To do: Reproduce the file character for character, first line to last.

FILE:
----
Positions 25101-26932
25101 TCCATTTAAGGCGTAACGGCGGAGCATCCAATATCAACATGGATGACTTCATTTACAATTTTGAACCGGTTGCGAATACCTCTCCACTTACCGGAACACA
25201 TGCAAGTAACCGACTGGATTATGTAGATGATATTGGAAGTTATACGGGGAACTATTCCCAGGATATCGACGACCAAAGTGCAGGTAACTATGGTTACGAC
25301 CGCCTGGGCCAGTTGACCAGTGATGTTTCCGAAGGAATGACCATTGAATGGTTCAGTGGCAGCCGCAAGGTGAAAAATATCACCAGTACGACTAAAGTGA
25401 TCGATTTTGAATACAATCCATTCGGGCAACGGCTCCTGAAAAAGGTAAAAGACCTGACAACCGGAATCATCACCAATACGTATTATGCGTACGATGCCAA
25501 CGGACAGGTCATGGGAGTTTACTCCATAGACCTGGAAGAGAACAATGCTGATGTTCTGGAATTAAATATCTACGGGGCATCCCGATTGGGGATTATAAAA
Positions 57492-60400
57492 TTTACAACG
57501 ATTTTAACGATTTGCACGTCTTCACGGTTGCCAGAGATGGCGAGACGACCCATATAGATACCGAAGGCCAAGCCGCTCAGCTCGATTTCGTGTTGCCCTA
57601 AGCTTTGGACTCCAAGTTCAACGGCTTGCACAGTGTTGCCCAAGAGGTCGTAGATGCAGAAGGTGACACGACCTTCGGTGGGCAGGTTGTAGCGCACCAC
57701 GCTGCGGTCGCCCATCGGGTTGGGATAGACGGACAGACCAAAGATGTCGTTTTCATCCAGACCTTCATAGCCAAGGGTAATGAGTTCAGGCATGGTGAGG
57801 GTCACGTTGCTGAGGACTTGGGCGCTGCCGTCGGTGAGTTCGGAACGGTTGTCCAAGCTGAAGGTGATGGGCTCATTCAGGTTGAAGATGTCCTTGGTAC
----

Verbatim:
Positions 25101-26932
25101 TCCATTTAAGGCGTAACGGCGGAGCATCCAATATCAACATGGATGACTTCATTTACAATTTTGAACCGGTTGCGAATACCTCTCCACTTACCGGAACACA
25201 TGCAAGTAACCGACTGGATTATGTAGATGATATTGGAAGTTATACGGGGAACTATTCCCAGGATATCGACGACCAAAGTGCAGGTAACTATGGTTACGAC
25301 CGCCTGGGCCAGTTGACCAGTGATGTTTCCGAAGGAATGACCATTGAATGGTTCAGTGGCAGCCGCAAGGTGAAAAATATCACCAGTACGACTAAAGTGA
25401 TCGATTTTGAATACAATCCATTCGGGCAACGGCTCCTGAAAAAGGTAAAAGACCTGACAACCGGAATCATCACCAATACGTATTATGCGTACGATGCCAA
25501 CGGACAGGTCATGGGAGTTTACTCCATAGACCTGGAAGAGAACAATGCTGATGTTCTGGAATTAAATATCTACGGGGCATCCCGATTGGGGATTATAAAA
Positions 57492-60400
57492 TTTACAACG
57501 ATTTTAACGATTTGCACGTCTTCACGGTTGCCAGAGATGGCGAGACGACCCATATAGATACCGAAGGCCAAGCCGCTCAGCTCGATTTCGTGTTGCCCTA
57601 AGCTTTGGACTCCAAGTTCAACGGCTTGCACAGTGTTGCCCAAGAGGTCGTAGATGCAGAAGGTGACACGACCTTCGGTGGGCAGGTTGTAGCGCACCAC
57701 GCTGCGGTCGCCCATCGGGTTGGGATAGACGGACAGACCAAAGATGTCGTTTTCATCCAGACCTTCATAGCCAAGGGTAATGAGTTCAGGCATGGTGAGG
57801 GTCACGTTGCTGAGGACTTGGGCGCTGCCGTCGGTGAGTTCGGAACGGTTGTCCAAGCTGAAGGTGATGGGCTCATTCAGGTTGAAGATGTCCTTGGTAC